Tribeca Rally

60hudson Tribeca RallyThe debate over anti-terrorism measures in the MTA is obviously hampered by the same circumstances that prompt it. How can you point out security flaws in the system without exposing them to would-be terrorists?
That was the problem some Tribeca residents grappled with until they decided to go public about the telecom hotel at 60 Hudson Street.
The building was issued a variance allowing it to store high levels of diesel fuel—more than would normally be permissible under city building codes.
“I live a block and a half away from this building… and four years ago I started negotiations with Patricia Lancaster (Buildings Commissioner) and hoped this could be resolved without going public,” said former Board 1 chair and LMDC board member Madelyn Wils at a rally in front of the building Sunday.
New York Civil Liberties Union head Norm Siegel was there, too.
“We don’t want talk about it because we don’t want to be part of a self-fulfilling prophecy,” he said referring to fear of a possible terrorist attack on the building. “Now going public, people are going to say we’re responsible if something happens, but we have no choice.”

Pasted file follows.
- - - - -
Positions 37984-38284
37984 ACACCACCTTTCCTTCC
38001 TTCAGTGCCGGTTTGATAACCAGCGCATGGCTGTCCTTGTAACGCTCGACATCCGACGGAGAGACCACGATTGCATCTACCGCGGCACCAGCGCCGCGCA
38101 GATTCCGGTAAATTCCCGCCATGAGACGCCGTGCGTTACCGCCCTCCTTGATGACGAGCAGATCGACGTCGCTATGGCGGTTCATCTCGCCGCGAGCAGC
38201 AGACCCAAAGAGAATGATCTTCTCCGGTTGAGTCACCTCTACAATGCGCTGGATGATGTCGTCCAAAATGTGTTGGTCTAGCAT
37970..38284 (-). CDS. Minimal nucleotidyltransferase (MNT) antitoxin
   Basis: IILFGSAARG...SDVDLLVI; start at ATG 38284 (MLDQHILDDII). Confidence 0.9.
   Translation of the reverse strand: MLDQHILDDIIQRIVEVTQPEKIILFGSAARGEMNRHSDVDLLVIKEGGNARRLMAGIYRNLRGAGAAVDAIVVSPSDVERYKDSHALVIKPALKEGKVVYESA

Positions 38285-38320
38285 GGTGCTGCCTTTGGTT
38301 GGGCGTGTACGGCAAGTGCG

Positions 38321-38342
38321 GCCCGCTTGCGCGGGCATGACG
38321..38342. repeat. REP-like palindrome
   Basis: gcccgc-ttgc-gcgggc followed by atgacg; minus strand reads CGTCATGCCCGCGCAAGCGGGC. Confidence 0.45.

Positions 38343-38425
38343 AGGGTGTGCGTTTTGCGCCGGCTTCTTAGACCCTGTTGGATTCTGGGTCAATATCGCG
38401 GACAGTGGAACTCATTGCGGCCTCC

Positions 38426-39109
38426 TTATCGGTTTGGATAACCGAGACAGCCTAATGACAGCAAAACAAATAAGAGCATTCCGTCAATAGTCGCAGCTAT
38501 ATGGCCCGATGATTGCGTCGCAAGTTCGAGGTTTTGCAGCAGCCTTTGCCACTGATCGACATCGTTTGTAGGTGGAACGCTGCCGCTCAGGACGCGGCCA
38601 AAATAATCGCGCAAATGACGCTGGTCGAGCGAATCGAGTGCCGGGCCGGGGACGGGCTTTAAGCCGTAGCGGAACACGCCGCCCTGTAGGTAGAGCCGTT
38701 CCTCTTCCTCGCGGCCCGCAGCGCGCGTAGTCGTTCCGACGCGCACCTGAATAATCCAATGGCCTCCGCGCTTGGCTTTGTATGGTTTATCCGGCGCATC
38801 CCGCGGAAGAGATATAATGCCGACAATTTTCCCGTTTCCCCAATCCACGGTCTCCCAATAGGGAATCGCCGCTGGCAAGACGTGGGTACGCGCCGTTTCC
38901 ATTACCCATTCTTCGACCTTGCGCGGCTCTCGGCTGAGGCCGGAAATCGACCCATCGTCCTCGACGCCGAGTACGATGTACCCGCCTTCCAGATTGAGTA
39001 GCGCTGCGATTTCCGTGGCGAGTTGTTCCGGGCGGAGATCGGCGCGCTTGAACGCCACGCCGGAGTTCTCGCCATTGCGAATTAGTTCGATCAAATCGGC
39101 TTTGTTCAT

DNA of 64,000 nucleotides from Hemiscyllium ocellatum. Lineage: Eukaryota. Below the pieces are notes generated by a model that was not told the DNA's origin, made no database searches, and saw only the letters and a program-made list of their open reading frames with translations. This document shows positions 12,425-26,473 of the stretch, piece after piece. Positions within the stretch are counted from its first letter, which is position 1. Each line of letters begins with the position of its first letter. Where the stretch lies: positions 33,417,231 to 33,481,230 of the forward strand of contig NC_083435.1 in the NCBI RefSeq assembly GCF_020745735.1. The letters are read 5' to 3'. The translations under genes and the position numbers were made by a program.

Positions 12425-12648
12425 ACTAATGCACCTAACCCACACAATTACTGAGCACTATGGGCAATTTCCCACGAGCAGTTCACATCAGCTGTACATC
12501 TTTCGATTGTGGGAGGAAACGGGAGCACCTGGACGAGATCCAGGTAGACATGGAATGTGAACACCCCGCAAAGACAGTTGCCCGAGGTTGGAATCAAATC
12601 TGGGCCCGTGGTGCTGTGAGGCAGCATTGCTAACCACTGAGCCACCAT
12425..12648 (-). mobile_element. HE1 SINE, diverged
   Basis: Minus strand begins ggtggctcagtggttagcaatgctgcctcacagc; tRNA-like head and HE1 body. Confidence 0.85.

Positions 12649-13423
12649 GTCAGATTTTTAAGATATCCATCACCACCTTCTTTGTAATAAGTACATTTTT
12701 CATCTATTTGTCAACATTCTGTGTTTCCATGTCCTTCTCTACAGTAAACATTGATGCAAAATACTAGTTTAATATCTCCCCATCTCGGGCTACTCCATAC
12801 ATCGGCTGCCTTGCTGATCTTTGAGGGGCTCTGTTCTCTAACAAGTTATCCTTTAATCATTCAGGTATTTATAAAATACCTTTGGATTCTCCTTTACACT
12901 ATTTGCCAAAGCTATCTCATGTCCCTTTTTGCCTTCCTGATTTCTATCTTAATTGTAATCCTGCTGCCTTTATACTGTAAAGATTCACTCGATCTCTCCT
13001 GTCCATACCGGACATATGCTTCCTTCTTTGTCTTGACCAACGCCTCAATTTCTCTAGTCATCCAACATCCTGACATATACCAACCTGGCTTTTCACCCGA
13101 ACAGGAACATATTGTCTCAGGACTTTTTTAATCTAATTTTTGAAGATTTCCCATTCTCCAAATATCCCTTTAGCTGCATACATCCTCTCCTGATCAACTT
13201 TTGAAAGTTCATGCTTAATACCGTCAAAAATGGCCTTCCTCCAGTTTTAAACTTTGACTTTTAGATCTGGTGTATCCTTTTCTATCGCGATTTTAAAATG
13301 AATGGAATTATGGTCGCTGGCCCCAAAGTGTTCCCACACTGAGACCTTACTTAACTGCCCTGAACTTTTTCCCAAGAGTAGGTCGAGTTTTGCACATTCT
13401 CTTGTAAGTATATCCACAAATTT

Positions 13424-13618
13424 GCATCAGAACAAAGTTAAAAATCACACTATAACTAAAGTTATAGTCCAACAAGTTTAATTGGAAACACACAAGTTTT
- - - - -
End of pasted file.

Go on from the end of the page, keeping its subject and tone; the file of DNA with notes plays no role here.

Congressman Jerrold Nadler, Councilmember Alan Gerson and State Senator Martin Connor were also there.
“A school is right across the street from this building… It’s outrageous that the Department of Buildings would grant a variance,” said Mr. Conner.
“I’m surprised that with post 9/11 experience, we still have to fight in this mode over such an issue,” said Tribeca resident Roland Gebhardt. “What does the Fire Department think of this?”
Sixty Hudson is host to many communications companies such as FiberNet and Tel X. Tel X provides connection service to major businesses like AT&T, Cablevision and Verizon, according to its website. The oil is used for telecom back-up generators. According to attorneys for 60 Hudson, in the event of a blackout, the amount of diesel fuel permitted by city building codes would not be enough to uphold the telecommunication network infrastructure. Those codes have not been significantly updated since 1968, before telecom hotels were invented.
Tim Lannan, head of Neighbors Against Noise, a group of local residents that pioneered an effort to force 60 Hudson to comply with city standards, called for the DOB to enforce recommendations based on the recently-released National Institute for Standards and Technology report on the Trade Center collapse. Building 7 is believed to have collapsed in part because of fuel stored in the building’s base.
—Sara Levin